Windsor Mayor Drew Dilkens speaks to the media on May 3, 2019. Photo by Mark Brown/Blackburn News.

Mayor taking a cautious approach to health unit cost-sharing

Windsor’s mayor says it’s too early to determine how proposed changes to provincial health care will affect local costs.

Drew Dilkens discussed the potential cost implications of the provincial government’s plan to cut Ontario’s 35 health units to 10 starting in January 2020. The Windsor mayor also discussed the proposal to adjust the cost-sharing formula from the current 70 per cent provincial and 30 per cent county, to 60-40, and the possibility of downloading that 10 per cent cost to municipalities.

Speaking to reporters Tuesday, the mayor said figuring out any cost changes was premature at this point, and that any impact funding changes may have on local health units must be taken into account first.

“It’s also important for, and encumbered upon the health unit board, to look at the services they’re delivering, to make sure that they’re not simply taking everything they deliver and download it all to the municipality,” said Dilkens. “It may be the opportune time to look at ways to be more efficient.”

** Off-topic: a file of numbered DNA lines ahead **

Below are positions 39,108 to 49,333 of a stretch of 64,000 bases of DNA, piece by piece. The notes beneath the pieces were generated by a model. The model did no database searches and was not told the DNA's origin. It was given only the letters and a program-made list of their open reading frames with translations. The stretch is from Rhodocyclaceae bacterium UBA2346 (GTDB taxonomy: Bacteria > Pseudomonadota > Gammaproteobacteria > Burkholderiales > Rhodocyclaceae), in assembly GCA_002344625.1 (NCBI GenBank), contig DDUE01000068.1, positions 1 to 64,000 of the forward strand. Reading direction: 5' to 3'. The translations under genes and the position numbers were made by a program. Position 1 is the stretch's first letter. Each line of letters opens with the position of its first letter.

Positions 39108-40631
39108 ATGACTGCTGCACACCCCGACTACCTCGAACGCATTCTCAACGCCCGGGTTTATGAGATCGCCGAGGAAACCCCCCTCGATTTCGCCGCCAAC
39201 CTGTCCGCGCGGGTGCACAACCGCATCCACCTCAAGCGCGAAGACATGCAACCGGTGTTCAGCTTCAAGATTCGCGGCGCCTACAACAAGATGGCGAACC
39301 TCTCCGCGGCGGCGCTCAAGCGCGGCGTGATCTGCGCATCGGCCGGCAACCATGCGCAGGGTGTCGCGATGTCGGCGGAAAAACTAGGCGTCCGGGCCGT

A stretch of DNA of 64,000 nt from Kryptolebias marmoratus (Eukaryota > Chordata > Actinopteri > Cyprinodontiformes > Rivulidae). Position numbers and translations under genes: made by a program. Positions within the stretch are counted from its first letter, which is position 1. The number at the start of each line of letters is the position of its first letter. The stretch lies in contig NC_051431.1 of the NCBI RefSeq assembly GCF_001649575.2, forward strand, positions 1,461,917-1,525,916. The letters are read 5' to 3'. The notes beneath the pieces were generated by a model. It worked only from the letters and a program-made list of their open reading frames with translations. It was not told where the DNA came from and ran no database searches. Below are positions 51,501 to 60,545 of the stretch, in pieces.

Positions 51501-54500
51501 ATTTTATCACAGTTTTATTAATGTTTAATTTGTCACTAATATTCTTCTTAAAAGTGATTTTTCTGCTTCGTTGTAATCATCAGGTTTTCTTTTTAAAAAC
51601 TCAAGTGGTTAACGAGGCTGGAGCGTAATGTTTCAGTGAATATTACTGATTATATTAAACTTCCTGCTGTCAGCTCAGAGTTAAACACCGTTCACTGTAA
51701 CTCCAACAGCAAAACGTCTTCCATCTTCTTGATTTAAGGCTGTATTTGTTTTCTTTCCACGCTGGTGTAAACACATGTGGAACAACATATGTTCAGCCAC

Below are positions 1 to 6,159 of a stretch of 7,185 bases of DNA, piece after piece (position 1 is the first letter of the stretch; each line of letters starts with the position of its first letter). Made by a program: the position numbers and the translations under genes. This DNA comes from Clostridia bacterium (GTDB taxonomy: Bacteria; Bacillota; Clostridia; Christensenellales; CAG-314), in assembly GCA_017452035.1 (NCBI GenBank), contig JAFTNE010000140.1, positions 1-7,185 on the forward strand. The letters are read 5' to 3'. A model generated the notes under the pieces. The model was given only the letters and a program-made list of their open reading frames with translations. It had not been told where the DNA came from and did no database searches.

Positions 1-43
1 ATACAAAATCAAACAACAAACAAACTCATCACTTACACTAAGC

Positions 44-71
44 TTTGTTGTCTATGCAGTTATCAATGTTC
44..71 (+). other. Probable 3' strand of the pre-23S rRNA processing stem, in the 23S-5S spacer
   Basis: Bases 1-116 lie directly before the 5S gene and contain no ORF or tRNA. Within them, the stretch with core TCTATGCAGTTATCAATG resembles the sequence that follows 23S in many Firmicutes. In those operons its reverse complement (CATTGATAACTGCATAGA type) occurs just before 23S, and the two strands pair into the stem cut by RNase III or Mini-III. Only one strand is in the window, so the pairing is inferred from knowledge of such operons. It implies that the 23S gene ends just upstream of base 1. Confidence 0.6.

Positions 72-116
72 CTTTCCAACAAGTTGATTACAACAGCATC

The province announced Monday a plan to merge most of Ontario’s regional health units. In southwestern Ontario, the Windsor-Essex County Health Unit will merge with those in Chatham-Kent, Sarnia-Lambton and London-Middlesex, as well as Southwestern Public Health, which serves Elgin and Oxford counties.

Essex County Warden Gary McNamara told BlackburnNewsWindsor.com he is concerned about any strain placed on the municipal tax base, and more questions need to be asked.

“It’s [about] trying to figure out the great unknown, how it all is going to filter through,” said McNamara.

Dilkens said another issue is that the city does not have a say on how health unit budgets are structured.

“We do not have the liberty to approve or disapprove of a health unit’s budget,” said Dilkens. “If the board approves a budget increase of 10 per cent and that gets passed on to the municipality, we are obliged to pay that 10 per cent.”

The mayor said that since costs can’t be imposed retroactively due to the 2019 budget already being in place, any related expenses must come out of reserves or programs may have to be cut, which Dilkens said he does not want to have to happen.

Dilkens said the city has a meeting set up later in the week so they can get a better understanding of what the province wants to do.

-With files from Paul Pedro